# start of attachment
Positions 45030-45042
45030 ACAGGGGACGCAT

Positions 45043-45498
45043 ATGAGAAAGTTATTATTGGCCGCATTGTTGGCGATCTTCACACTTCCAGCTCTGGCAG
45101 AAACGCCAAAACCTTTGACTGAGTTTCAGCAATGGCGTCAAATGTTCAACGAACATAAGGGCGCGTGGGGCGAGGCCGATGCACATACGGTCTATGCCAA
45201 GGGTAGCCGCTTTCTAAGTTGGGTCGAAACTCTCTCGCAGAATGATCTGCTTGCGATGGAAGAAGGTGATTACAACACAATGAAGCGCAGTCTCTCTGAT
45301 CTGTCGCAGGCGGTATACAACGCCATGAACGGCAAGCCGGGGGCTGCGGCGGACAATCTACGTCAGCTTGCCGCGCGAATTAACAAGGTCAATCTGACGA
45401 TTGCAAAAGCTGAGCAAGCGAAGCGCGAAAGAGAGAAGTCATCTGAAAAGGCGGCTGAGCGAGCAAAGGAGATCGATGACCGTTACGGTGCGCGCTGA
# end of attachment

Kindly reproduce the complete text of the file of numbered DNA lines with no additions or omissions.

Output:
Positions 45030-45042
45030 ACAGGGGACGCAT

Positions 45043-45498
45043 ATGAGAAAGTTATTATTGGCCGCATTGTTGGCGATCTTCACACTTCCAGCTCTGGCAG
45101 AAACGCCAAAACCTTTGACTGAGTTTCAGCAATGGCGTCAAATGTTCAACGAACATAAGGGCGCGTGGGGCGAGGCCGATGCACATACGGTCTATGCCAA
45201 GGGTAGCCGCTTTCTAAGTTGGGTCGAAACTCTCTCGCAGAATGATCTGCTTGCGATGGAAGAAGGTGATTACAACACAATGAAGCGCAGTCTCTCTGAT
45301 CTGTCGCAGGCGGTATACAACGCCATGAACGGCAAGCCGGGGGCTGCGGCGGACAATCTACGTCAGCTTGCCGCGCGAATTAACAAGGTCAATCTGACGA
45401 TTGCAAAAGCTGAGCAAGCGAAGCGCGAAAGAGAGAAGTCATCTGAAAAGGCGGCTGAGCGAGCAAAGGAGATCGATGACCGTTACGGTGCGCGCTGA